Summit Scandal

3:14pm

Fri February 1, 2013
The Two-Way

Reports: Secret Service Director Will Retire After 30 Year Service

Originally published on Fri February 1, 2013 3:21 pm

Mark Sullivan, Director of the United States Secret Service, at a hearing of the Senate Homeland Security and Government Affairs Committee in May of 2012.
Brendan Smialowski AFP/Getty Images

Secret Service Director Mark Sullivan will retire after 30 years in service, The Associated Press and other news outlets are reporting.

Sullivan is retiring after a tough year for the agency. If you remember, 11 of its agents were involved in a prostitution scandal in Colombia.

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8:30am

Fri June 15, 2012
The Two-Way

Secret Service Releases Data On Accusations Against Its Personnel

Originally published on Fri June 15, 2012 1:44 pm

More than 200 pages worth of details about accusations made against Secret Service personnel since 2004 has been released. The accusations concern "claims of involvement with prostitutes, leaking sensitive information, publishing pornography, sexual assault, illegal wiretaps, improper use of weapons and drunken behavior," The Associated Press reports.

Important note: the list apparently deals with accusations, not confirmed cases of misconduct.

We'll pass along more about this as the story develops.

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6:35am

Wed May 23, 2012
The Two-Way

'Morally Repugnant' Behavior Tolerated By Secret Service, Senator Says

Originally published on Wed May 23, 2012 9:09 am

In Cartagena, a prostitute stands on a corner in the historical district.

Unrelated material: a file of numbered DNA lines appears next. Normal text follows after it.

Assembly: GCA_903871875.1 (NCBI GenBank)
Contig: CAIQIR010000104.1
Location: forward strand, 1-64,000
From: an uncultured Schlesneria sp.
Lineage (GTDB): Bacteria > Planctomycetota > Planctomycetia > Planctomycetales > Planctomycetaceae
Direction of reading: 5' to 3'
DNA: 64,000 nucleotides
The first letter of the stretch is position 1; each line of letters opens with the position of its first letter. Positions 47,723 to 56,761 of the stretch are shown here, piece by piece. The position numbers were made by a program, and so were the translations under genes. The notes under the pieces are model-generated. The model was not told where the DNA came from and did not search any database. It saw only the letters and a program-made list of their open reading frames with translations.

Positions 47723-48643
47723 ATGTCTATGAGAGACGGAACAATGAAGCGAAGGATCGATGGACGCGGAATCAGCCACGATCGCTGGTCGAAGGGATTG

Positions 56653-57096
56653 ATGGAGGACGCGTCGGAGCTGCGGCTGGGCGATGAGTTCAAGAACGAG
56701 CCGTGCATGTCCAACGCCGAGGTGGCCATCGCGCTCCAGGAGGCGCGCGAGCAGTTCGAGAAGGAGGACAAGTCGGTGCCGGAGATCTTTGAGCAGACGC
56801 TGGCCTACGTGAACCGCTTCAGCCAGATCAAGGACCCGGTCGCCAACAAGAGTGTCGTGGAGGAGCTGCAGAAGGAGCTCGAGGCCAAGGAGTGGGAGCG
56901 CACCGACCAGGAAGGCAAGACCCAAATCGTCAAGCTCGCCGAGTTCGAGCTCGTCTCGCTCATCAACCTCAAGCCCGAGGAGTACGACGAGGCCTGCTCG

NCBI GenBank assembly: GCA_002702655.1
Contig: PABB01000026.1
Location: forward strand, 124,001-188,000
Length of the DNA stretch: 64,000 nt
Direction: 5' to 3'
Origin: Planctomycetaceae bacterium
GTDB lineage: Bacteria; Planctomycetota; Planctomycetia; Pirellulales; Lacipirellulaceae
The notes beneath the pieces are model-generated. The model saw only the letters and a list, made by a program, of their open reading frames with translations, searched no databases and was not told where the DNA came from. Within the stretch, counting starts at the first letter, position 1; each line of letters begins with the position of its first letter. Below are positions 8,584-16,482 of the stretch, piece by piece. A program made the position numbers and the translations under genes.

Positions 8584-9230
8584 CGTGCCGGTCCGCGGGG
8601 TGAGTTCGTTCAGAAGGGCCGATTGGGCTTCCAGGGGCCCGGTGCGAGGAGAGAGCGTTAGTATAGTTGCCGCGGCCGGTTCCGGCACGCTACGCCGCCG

Manuel Pedraza AFP/Getty Images

The first congressional hearing into the scandal involving Secret Service personnel who allegedly cavorted with prostitutes in Colombia last month is set for this morning. As the time for that hearing approaches, a key senator is charging that such "morally repugnant" behavior appears to have been tolerated within the elite agency.

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3:31pm

Fri April 27, 2012
The Two-Way

Secret Service Tightens Conduct Rules Following Prostitution Scandal

Originally published on Fri April 27, 2012 4:53 pm

The fallout from the Secret Service prostitution scandal in Colombia continues: Now the Secret Service says it is tightening and clarifying its policies for traveling employees.

NPR's Tamara Keith spoke to a Secret Service spokesperson who says the Secret Service leadership detailed the new rules in an internal message regarding personal conduct sent to all employees.

The new policy covers alcohol consumption and what types of businesses employees can patronize, Tamara tells our Newscast unit. "The Agency is also adding additional briefings on standards of conduct."

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3:03am

Fri April 27, 2012
The Two-Way

Loss Of Secret Service Agents Should Not Hinder Agency

Originally published on Fri April 27, 2012 5:33 am

Secret Service agents awaited the arrival of President Obama in Air Force One at Eastern Iowa Airport in Cedar Rapids, Iowa.
Matthew Putney AP

It may have been "inexcusable," as Homeland Security Secretary Janet Napolitano said this week, but the prostitution scandal that has embroiled the Secret Service in recent weeks should not affect the agency's readiness going forward.

The number of agents involved is relatively small, compared to the size of the agency. And the sunken costs involved in losing trained agents may not be especially noticeable, considering the fact that the presidential detail regularly loses agents due to turnover.

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